Day 4… Today my mentor, John Thornhill, talks through how to write a first detailed blog post. He shares a lot of insight and guidance on what and how to engage with audiences through what we write on our blog. All blogs have to start somewhere, so make sure your first impression on the blogosphere is a good one! Here are some tips that I learned from John and reading the “Bloggers Roadmap”, by Dan Sumner.
Like any new situation, it is important to introduce yourself and give people a chance to get to know you. In your first blog post, tell your readers who you are, what your blog is about and why you are blogging. Even a short introductory paragraph can be enough to give your readers an idea of what they can expect. Also, don’t forget to include relevant keywords in the title, like “First post” or “Welcome”, so your readers will know right away where they’ve landed. Making the decision to start a blog is easy. Thinking up new and original topics for blog posts on a regular basis is much harder. A great way to get into the blog writing zone is by reading other blogs. That way, you’ll discover what content is already out there, and you can work on refining a new angle or perspective that makes your blog original and worth reading.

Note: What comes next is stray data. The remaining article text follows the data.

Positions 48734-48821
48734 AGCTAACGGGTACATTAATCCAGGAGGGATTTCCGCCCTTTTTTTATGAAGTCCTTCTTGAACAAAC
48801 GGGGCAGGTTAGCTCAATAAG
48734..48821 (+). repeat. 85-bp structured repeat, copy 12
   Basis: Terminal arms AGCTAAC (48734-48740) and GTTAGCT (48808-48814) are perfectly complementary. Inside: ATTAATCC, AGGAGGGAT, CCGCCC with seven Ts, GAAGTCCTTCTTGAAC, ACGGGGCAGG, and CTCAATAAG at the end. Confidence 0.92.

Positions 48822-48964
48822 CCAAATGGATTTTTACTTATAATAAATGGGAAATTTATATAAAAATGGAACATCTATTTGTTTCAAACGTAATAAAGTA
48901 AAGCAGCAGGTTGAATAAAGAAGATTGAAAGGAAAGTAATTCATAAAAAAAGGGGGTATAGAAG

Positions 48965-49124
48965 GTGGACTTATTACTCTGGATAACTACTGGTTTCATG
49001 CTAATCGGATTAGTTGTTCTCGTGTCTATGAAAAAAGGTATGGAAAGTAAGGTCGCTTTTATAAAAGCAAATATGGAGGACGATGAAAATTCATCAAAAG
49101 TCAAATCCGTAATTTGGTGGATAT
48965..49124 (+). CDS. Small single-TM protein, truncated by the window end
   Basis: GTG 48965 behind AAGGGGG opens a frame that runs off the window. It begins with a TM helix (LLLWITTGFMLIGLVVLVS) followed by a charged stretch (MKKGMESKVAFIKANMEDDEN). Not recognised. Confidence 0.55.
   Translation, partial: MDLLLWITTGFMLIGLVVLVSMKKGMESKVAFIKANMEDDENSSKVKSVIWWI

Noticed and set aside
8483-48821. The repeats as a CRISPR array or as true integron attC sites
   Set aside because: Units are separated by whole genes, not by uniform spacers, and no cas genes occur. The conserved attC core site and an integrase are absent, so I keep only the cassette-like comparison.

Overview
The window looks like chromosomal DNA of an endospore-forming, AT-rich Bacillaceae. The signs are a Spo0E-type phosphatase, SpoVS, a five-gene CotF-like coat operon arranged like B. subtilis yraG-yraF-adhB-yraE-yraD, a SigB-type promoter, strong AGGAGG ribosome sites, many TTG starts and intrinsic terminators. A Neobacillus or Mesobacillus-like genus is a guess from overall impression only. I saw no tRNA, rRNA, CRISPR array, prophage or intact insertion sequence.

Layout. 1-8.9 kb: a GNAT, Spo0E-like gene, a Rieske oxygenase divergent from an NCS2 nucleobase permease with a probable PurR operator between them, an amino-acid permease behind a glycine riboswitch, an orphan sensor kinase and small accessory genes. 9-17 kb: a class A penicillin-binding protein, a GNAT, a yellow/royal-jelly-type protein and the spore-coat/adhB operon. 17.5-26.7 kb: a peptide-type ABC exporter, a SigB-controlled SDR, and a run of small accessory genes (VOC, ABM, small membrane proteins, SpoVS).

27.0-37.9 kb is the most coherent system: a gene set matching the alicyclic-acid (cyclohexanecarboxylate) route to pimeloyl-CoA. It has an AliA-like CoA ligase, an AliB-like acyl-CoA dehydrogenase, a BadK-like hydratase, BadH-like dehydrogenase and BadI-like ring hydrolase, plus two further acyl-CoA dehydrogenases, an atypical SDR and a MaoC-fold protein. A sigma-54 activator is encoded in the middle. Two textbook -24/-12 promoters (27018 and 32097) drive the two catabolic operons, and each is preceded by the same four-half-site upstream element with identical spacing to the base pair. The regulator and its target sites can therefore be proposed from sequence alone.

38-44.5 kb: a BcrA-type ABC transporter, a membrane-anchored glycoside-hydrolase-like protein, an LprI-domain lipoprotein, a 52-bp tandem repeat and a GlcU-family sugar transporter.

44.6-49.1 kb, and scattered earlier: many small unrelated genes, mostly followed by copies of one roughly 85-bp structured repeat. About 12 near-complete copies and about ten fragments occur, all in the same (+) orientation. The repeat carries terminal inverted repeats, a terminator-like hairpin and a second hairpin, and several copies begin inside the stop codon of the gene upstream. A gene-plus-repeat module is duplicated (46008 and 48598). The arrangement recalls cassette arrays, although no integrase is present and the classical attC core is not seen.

One of the hardest parts of writing a blog is learning to find your voice. Your identity and personality should shine through in your writing. It’s what makes your blog unique. The voice you create will depend on the purpose of your blog, and the target audience. If your blog is professionally focused, then your tone will naturally be more formal. If you are writing a personal blog, you can give yourself more leeway in what is appropriate. Get to know your core audience. Then you can hone your voice so that it really speaks to them. Understanding your audience will also help you find new topics that will interest them.
A poorly written post, or one that is riddled with grammar mistakes, just looks unprofessional and is a big turn-off for readers. Even if you’ve gone over your draft and it looks perfect, you should proofread once more as soon as the post is live, to make sure that no formatting errors occurred during uploading. Here’s another common trick used by bloggers and writers: before hitting “Publish”, take a break for a few hours or even till the next day. Then come back to the draft with fresh eyes before making the final edits and going live.
Your blog shouldn’t be a one-way street. Truly engage with your readers by facilitating dialog. Make sure to include a comments section, give readers the option to subscribe to your blog, and pose questions to readers to encourage their feedback. Respond to feedback whenever appropriate or necessary, even if the feedback is negative. Show your readers that you welcome and appreciate their comments – after all, they are your guests, your audience and your inspiration, all rolled into one. The stronger your relationship with your readers, the stronger your blog will be. When creating your first blog entry, take a deep breath and take your time. Particularly at the beginning, when you are new to blogging, you’ll need to devote significant time to make sure your content is truly click-worthy. Once you’ve gotten the hang of it, you will probably be able to speed up the process.